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Paramedic's Corner: Advanced Beneficiary Notice of Noncoverage
Paramedic's Corner: Advanced Beneficiary Notice of Noncoverage

Gary Carmack
The year started off busy for the Pulaski County Ambulance District (PCAD) with 390 patient calls in January of 2009. Things are going well; the only downside so far is the decline in sales tax, some problems with one of our 2008 Chevy ambulances, and we had to have some engine injectors replaced in our 2006 Ford ambulance. The sales tax is down $12,101.68 from January 2008. Of course this is common all across our nation.

With the new government there are and will be new changes in many areas that will affect the ambulance industry. One big change already coming down with the new administration is stricter HIPAA enforcement. I will be attending a class on these new HIPAA changes and I will explain the new HIPAA requirements in a future article. I will cover many of these changes throughout 2009 as more information becomes available. Another subject I will be covering in the near future is ambulance transport to VA hospitals. VA doesn’t allow us to transport emergency patients there and people get very mad at us. VA requires the patient to go to an emergency room first (VA does not have an emergency room). However, for this article I want to tell the readers about a change that came into effect before the change in administration. This is a new Medicare law that goes into effect March 1.

The new Medicare requirement is called “Advanced Beneficiary Notice of Noncoverage” or ABN. This is a notice given to beneficiaries (Medicare refers to patients as “beneficiaries”), that Medicare is not likely to provide coverage in a specific case. In Medicare language this means they might not pay for the service. The reason I want to explain this very carefully is that I am afraid that some patients might think that we are refusing to transport them or won’t transport them with paying upfront. That will never be the case; however the wording of this required Medicare form might confuse the patient. This form is Medicare CMS-R-131 and it is required by federal law that we use the form exactly as provided by Medicare.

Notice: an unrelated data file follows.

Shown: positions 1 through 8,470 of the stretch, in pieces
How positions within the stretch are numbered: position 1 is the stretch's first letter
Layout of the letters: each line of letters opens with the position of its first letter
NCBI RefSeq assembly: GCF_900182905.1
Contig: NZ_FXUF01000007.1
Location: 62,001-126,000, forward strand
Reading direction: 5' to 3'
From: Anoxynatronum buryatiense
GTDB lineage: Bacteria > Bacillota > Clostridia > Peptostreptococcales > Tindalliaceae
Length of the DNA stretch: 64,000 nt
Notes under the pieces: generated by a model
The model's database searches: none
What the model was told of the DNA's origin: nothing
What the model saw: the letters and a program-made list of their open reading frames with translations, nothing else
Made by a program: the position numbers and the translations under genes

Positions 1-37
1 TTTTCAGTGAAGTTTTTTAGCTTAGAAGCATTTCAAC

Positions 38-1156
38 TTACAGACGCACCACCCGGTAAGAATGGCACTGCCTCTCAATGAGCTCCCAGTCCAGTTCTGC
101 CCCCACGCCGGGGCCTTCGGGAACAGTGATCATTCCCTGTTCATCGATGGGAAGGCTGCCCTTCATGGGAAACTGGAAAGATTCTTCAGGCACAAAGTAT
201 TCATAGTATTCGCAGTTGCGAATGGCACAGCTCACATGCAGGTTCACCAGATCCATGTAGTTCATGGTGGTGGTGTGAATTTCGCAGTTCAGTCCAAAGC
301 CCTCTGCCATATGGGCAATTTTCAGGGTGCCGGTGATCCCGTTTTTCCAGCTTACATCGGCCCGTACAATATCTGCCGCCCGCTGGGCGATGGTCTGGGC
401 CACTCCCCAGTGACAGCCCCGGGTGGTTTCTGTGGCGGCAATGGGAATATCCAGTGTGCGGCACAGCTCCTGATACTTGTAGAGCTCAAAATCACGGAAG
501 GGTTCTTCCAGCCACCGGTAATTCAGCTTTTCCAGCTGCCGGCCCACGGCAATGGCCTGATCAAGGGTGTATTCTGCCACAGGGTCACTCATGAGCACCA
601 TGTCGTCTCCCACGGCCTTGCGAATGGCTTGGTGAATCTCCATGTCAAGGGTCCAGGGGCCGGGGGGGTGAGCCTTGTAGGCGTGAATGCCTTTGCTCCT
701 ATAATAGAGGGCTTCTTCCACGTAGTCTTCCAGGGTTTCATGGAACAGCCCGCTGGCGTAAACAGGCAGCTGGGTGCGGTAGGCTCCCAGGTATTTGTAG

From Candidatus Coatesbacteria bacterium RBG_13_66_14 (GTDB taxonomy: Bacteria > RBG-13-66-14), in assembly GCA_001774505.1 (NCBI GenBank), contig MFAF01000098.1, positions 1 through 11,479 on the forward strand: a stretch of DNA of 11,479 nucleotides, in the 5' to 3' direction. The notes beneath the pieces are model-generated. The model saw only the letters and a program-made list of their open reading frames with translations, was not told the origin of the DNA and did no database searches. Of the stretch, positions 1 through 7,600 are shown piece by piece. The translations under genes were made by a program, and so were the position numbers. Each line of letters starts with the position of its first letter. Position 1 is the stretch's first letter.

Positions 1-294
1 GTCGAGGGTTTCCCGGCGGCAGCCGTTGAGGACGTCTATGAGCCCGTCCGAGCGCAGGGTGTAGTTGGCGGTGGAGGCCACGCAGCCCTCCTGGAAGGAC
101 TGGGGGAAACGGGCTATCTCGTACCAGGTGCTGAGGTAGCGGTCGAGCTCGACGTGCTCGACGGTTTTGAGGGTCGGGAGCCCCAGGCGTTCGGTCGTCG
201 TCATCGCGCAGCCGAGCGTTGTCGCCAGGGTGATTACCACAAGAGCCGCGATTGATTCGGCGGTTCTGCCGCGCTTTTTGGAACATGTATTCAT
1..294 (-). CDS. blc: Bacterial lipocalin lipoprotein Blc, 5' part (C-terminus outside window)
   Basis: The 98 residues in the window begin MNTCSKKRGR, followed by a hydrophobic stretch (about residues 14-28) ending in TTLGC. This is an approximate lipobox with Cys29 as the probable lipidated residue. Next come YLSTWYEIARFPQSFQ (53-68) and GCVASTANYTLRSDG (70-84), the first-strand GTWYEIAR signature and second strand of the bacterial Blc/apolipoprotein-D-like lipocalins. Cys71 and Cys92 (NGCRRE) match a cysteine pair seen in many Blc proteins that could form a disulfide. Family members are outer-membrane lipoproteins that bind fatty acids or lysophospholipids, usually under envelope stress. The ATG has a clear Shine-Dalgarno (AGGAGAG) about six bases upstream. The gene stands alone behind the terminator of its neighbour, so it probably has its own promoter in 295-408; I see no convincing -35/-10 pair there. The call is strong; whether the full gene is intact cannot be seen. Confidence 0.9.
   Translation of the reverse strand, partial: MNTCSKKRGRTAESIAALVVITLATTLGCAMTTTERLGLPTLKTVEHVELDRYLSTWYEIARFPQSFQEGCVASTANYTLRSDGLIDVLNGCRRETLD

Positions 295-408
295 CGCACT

The intent and purpose of the ABN requirement is actually a good thing. It is to tell the patient “in advance” that Medicare may not pay the bill. Then it allows the patient to decide if they want the service. The ABN will not affect very many of PCAD’s patients as the form is not for emergencies, 911 calls, or if the patient is in duress.

The following are examples of the mandatory requirements for ambulances to use the ABN form:

1) If the patient is in a skilled nursing facility (SNF), or in residence and the ambulance is called to transport the patient to the hospital for a simple catheter removal or suture removal, which are procedures that Medicare believes could easily be done at the SNF or residence. Medicare might not pay for the ambulance transport, so the patient must be warned in advance that Medicare is likely to not pay.

2) If the level of care is downgraded from advanced life support (ALS) to basic life support (BLS). This won’t affect the Pulaski County Ambulance District because we have a paramedic or RN on all calls. PCAD is a full ALS (Paramedic) service.

3) If downgraded from an air-ambulance to ground ambulance. This won’t affect the Pulaski County Ambulance District much because it is rare to call helicopter for SNF calls. If we call for air-ambulance to a residence, we will be transporting the patient to a landing zone (LZ) and it will be bad enough that we will fly them, so this requirement should be virtually non-existent for Pulaski County Ambulance District patients.

At this time I am cutting the article short so I can include the actual ABN Medicare form and see if my editor(s) have enough space to include it. This new requirement is mandated March 1. If any patient or family member has any questions or concerns, they may call me at (573) 774-5413, or stop by the ambulance base and I will explain the form to you in person.

Also, residents can sop by anytime for blood pressure, vital signs, oxygen saturation, or glucose checks at no cost to the citizen.

Click here for a copy of the Medicare form

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